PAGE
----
When we started Cadena, we knew what good coffee tasted like, but little else. However, over the past several months, we’ve had to become experts on every part of the coffee industry. This includes the life cycle of the coffee bean – from growing, to harvesting, to processing, to finally roasting and delivering to you!
We have found it fascinating to learn how coffee is grown. Let’s follow the development of coffee from planting the seeds of a tree to harvesting a mature coffee cherry.
Coffee beans come from the seeds, or cherries, of the coffee tree. The coffee tree is a type of evergreen shrub; it grows best between the Tropics of Cancer and Capricorn. This is why almost all of the coffee you drink was grown near the equator and is imported. The only coffee-growing state in the U.S. is Hawaii.
Most coffee-growing countries have distinct rainy and dry seasons. Planting occurs in the rainy season when it is easier to dig holes. Traditionally, farmers will dig holes and plant a couple dozen unprocessed seeds in the hole. About half of the seeds then germinate. Once the saplings reach 8-14 inches in height, the healthy ones are transplanted in fields. (Seedlings can also be incubated in indoor greenhouses and then transplanted.)
Coffee trees haven’t evolved to withstand direct sunlight for extended periods of time. In the wild, coffee trees sit well below the forest’s canopy, so taller trees filter out direct sunlight. Without this protective canopy, just a few hours of afternoon sun can dry out and kill a coffee plant. So farmers are careful to protect their trees from sunlight. Farmers help their plants survive the hot sun by planting their trees on east-facing slopes where sun only shines in the morning and by ensuring the trees are watered well.
It is possible to grow coffee in direct sunlight, but it takes many more inputs (fertilizers) as well as increased labor. Due to these limitations, organic coffee must be shade-grown. This is either done by intentional intercropping (such as growing banana trees and coffee trees under them, which allows double the production on the same plot of land) or by taking advantage of existing trees and planting coffee underneath.
As we wrote about before, the two most commercially important species of coffee are Coffea arabica (Arabica) and Coffea canephora (Robusta). Arabica accounts for about 75% of coffee cultivated worldwide, and this is the kind of coffee we roast here at Cadena.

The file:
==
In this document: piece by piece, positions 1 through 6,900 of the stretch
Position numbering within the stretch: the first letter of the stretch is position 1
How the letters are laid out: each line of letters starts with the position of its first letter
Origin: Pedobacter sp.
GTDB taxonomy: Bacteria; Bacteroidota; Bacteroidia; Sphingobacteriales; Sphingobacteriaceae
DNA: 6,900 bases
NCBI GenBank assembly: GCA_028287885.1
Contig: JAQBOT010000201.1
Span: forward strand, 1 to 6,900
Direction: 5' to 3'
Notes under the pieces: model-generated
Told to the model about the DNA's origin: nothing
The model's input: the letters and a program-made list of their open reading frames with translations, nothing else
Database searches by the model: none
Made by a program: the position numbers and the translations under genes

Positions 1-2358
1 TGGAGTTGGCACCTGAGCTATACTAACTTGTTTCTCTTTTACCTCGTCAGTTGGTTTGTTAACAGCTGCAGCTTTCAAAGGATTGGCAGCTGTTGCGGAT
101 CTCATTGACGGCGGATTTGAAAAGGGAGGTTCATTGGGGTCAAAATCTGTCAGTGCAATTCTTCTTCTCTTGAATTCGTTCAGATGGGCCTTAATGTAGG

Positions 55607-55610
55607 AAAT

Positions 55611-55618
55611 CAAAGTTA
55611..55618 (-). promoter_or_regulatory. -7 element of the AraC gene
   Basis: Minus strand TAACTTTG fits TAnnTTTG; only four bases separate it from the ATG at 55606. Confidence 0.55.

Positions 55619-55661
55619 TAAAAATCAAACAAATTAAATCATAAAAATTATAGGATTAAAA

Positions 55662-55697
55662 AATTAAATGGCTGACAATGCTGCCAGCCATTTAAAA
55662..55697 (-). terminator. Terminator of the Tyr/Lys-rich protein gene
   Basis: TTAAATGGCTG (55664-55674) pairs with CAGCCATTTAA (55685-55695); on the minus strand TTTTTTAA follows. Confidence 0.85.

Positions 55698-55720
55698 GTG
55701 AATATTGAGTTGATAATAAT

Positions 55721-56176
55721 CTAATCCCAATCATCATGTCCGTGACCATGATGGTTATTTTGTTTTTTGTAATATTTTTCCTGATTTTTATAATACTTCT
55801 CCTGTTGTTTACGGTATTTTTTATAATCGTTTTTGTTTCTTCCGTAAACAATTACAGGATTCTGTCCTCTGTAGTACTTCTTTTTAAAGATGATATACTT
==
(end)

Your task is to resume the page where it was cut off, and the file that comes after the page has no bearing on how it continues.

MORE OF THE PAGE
Arabica is grown throughout Latin America, Central and East Africa, India and, to some extent, Indonesia. The best growing conditions for Arabica coffee are:
- Volcanic soil
- Temperatures between 60 and 77 degrees Fahrenheit
- Annual rainfall between 60 and 110 inches
- Elevation between 1,800 and 6,200 feet.
At higher elevations, Arabica grows more slowly, producing a more aromatic coffee. In order to ensure the perfect temperature for coffee trees, the optimal altitude at which to grow coffee changes with latitude. The highest altitude is needed at the equator.
The average mature Arabica plant is a large bush with dark green oval-shaped leaves. A wild coffee tree can grow up to 16 feet tall. However, most farmers prune their trees each year to between 5 and 7 feet. This height is comfortable for picking, and pruning tends to increase the trees’ yields.
Farmers may not see crops from new trees for three or four years. The first sign of a healthy coffee plant is a flower. This flowering is triggered by the transition from dry to wet season. After about a month, the flowers bloom and then wither and fall off of the tree. The tree leaves a node in the place of the fallen flower. Each of these nodes then turns into a green coffee cherry, which will someday turn into a valuable coffee bean.
During the next 5 to 11 months, the cherries ripen from bright green to pink, then red, dark red, purple, and eventually black. The best time to pick the cherry is when it is dark red; the purple and black colored fruits are past their prime.
Inside the cherry, two coffee beans are nestled. Occasionally, only one coffee bean is produced, in which case it is called a peaberry. We like to think of finding a peaberry like finding a four-leaf clover 😉.
In the majority of coffee-producing countries, mature trees produce a single crop of cherries each year. For each coffee tree, this is one to two pounds of coffee beans a year. In some countries that don’t have a well-defined a dry season, though, there are two harvests: primary and secondary. Colombia is one such country.
How coffee cherries are harvested will be the subject of a subsequent blog post. We hope you stay with us and enjoy this journey towards an elevated coffee experience!